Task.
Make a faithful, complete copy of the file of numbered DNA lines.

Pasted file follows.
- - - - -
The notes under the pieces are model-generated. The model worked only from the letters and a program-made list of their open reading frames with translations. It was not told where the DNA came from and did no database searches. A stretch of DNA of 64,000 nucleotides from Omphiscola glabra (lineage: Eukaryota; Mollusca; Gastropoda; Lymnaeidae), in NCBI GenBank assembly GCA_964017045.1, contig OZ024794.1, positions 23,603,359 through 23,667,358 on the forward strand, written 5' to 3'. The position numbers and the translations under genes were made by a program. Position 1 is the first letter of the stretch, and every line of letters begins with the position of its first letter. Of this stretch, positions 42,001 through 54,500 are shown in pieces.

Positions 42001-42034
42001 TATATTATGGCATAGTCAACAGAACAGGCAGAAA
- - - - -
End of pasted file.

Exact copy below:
The notes under the pieces are model-generated. The model worked only from the letters and a program-made list of their open reading frames with translations. It was not told where the DNA came from and did no database searches. A stretch of DNA of 64,000 nucleotides from Omphiscola glabra (lineage: Eukaryota; Mollusca; Gastropoda; Lymnaeidae), in NCBI GenBank assembly GCA_964017045.1, contig OZ024794.1, positions 23,603,359 through 23,667,358 on the forward strand, written 5' to 3'. The position numbers and the translations under genes were made by a program. Position 1 is the first letter of the stretch, and every line of letters begins with the position of its first letter. Of this stretch, positions 42,001 through 54,500 are shown in pieces.

Positions 42001-42034
42001 TATATTATGGCATAGTCAACAGAACAGGCAGAAA